A writer and his demons. A woman and her desires. A wife and her revenge . . .
Inspired by literature's most haunting love triangle, award-winning author Lynn Cullen delivers a pitch-perfect rendering of Edgar Allan Poe, his mistress's tantalizing confession, and his wife's frightening obsession . . . in this "intelligent, sexy, and utterly addictive" (M. J. Rose) new masterpiece of historical fiction.
1845: New York City is a sprawling warren of gaslit streets and crowded avenues, bustling with new immigrants and old money, optimism and opportunity, poverty and crime. Edgar Allan Poe's "The Raven" is all the rage - the success of which a struggling poet like Frances Osgood can only dream. As a mother trying to support two young children after her husband's cruel betrayal, Frances jumps at the chance to meet the illustrious Mr. Poe at a small literary gathering, if only to help her fledgling career. Although not a great fan of Poe's writing, she is nonetheless overwhelmed by his magnetic presence - and the surprising revelation that he admires her work.
What follows is a flirtation, then a seduction, then an illicit affair . . . and with each clandestine encounter, Frances finds herself falling slowly and inexorably under the spell of her mysterious, complicated lover. But when Edgar's frail wife Virginia insists on befriending Frances as well, the relationship becomes as dark and twisted as one of Poe's tales. And like those gothic heroines whose fates are forever sealed, Frances begins to fear that deceiving Mrs. Poe may be as impossible as cheating death itself. . . .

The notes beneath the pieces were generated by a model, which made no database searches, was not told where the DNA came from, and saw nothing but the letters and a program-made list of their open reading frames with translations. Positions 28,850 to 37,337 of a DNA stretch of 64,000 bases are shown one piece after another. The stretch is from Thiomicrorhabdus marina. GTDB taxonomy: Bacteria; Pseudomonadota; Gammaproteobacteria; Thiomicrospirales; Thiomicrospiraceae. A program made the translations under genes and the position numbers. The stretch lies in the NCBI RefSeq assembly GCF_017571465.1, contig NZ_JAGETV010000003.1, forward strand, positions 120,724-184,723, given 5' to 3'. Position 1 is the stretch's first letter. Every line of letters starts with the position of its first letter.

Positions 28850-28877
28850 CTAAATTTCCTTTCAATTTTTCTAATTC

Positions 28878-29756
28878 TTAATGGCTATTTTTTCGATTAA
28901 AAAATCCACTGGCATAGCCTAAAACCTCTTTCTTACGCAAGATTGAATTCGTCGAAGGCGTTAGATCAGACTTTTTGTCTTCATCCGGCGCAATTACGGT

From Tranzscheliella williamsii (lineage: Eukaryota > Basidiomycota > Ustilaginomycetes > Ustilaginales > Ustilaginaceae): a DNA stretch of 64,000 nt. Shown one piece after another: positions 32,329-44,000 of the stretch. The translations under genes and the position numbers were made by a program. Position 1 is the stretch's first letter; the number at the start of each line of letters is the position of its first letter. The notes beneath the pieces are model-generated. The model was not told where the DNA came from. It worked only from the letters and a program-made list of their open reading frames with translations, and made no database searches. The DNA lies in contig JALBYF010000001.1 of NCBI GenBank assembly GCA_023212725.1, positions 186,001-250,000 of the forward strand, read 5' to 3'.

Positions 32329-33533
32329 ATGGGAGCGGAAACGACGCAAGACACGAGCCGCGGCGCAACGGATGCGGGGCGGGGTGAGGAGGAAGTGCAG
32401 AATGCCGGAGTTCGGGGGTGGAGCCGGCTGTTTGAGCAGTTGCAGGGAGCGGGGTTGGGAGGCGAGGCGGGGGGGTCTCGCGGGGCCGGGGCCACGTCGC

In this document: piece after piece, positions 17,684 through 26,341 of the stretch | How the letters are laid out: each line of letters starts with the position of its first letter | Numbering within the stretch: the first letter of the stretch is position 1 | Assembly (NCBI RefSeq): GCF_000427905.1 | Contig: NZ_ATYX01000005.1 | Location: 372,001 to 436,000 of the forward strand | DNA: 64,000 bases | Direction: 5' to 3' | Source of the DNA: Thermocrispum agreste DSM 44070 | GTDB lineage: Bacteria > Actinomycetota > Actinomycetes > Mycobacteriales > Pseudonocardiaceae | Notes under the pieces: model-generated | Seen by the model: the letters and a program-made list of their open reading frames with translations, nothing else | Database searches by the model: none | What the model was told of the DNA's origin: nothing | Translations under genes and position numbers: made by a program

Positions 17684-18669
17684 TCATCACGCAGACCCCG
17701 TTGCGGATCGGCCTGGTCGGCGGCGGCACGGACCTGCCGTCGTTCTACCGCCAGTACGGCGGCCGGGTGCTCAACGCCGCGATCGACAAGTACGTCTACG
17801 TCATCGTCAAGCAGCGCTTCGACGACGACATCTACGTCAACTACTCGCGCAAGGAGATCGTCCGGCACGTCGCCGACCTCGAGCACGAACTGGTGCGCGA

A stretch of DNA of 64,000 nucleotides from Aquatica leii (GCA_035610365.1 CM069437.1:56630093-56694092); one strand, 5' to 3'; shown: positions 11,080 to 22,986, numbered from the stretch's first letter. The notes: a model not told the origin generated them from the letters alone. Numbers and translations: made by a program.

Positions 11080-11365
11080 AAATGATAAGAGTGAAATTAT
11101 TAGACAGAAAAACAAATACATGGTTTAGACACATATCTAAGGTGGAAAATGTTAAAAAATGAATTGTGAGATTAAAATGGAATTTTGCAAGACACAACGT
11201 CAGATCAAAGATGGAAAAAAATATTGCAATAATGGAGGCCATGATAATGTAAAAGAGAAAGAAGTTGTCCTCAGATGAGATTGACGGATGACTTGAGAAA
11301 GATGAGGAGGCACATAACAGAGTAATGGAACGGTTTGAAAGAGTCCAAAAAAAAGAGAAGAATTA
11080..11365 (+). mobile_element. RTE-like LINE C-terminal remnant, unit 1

©2013 Lynn Cullen (P)2013 Simon & Schuster
Obsessive reader, 6-10 books a week, chosen from Member reviews. Fact & fiction, subjects from the Tudors to Tookie, Harlem to Hiroshima, Huey Long to Huey Newton. In-depth fair reviews - from front to BLACK!!!
I just couldn't get into this story at all. Something about it didn't make sense to me. The main character, Frances Osgood, is neither personable or likeable.
First of all, this is Poe, so it is suspenseful, and that was exactly as it should be. But for that reason, it is hard to review this without giving anything away.
So, generically I will say I am glad I read it, I did learn quite a bit about Poe and some about Mrs. Poe, and I learned even more about Fanny Osgood. Well researched and written from a historical standpoint, and the number of famous literary persons who appear in the book is pretty astounding. Some romantic scenes felt trite, but didn't ruin the book.
Bottom line: There is plenty to discuss -- with someone who has read the book. If you are into Poe, you will enjoy this, but I just know that the title is a gimmick.
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